Charles K. Cummings was born in Massachusetts around 1870 and worked as an architect in Boston, Massachusetts, after his graduation from Harvard University in 1893. On April 4, 1917, he enlisted in the United States Navy Reserve, after which he trained at the Naval Training Station at Marblehead, Massachusetts. He joined the crew of the USS Mount Vernon as a lieutenant on September 27, 1918, and worked as the ship's communications officer until he was put on inactive duty on April 25, 1919. As the officer formally in charge of the ship's war diary, he composed a history of the ship's World War I service, which he presented to several crew members in 1921. After the war, he returned to his architectural career in Massachusetts. He and his wife, Lydia E. Cummings (born ca. 1877), had several children, including Francis, Charles K., Ethel, Evelyn, and Margaret. His brother, F. H. Cummings, served onboard the destroyer Dyer during the war.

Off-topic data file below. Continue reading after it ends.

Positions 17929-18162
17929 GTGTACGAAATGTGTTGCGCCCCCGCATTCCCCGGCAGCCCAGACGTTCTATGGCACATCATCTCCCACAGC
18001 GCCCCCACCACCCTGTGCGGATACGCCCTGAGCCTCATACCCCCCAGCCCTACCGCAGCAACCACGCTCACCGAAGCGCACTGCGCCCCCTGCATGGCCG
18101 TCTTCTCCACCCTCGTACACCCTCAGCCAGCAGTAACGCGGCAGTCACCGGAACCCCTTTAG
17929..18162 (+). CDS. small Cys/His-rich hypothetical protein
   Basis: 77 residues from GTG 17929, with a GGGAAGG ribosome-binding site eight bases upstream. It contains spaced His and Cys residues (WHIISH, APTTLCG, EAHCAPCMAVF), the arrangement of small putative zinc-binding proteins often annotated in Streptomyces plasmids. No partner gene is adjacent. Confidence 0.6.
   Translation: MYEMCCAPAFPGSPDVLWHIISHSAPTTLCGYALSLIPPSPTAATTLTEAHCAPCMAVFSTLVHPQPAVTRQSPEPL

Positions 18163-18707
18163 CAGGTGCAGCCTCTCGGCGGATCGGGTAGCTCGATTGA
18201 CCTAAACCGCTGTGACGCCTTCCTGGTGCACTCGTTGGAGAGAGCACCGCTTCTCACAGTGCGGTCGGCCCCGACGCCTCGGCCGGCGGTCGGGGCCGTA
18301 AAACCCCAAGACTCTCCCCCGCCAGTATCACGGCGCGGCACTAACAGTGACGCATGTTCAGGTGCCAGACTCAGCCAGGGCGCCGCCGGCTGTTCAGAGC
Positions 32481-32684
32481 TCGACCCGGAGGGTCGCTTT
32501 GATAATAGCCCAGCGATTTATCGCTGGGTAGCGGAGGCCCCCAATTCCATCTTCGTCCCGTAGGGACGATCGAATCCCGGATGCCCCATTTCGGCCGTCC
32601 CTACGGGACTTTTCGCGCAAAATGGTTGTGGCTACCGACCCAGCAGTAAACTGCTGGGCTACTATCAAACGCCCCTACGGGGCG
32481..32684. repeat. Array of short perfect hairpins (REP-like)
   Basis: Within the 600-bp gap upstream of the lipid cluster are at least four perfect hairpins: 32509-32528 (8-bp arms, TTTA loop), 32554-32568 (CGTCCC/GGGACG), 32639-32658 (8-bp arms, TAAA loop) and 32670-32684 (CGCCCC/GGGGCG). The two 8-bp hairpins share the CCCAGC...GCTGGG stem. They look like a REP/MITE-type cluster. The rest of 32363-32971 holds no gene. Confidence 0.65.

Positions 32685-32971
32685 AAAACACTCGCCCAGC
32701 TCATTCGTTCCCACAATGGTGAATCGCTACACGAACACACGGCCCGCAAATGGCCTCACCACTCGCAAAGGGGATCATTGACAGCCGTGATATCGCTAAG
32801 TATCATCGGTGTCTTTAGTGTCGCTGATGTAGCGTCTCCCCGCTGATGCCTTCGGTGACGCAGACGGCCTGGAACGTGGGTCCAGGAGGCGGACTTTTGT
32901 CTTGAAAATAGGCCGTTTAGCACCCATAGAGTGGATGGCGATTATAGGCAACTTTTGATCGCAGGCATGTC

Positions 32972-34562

The USS Mount Vernon , originally a ship in the North German Lloyd Line called Kronprinzessin Cecile , took refuge at Bar Harbor, Maine, after the outbreak of World War I. The United States government formally took possession of the ship in February 1917, and it was sent to Charleston Navy Yard to be refitted as a troop ship. Under the command of Captain Ashley H. Robertson and Captain Douglas E. Dismukes, the Mount Vernon transported troops between New York City and Brest, France, until the spring of 1919. On September 5, 1918, the ship was hit by a torpedo, which killed 35 crew members and wounded an additional 13, two of whom died in the following days.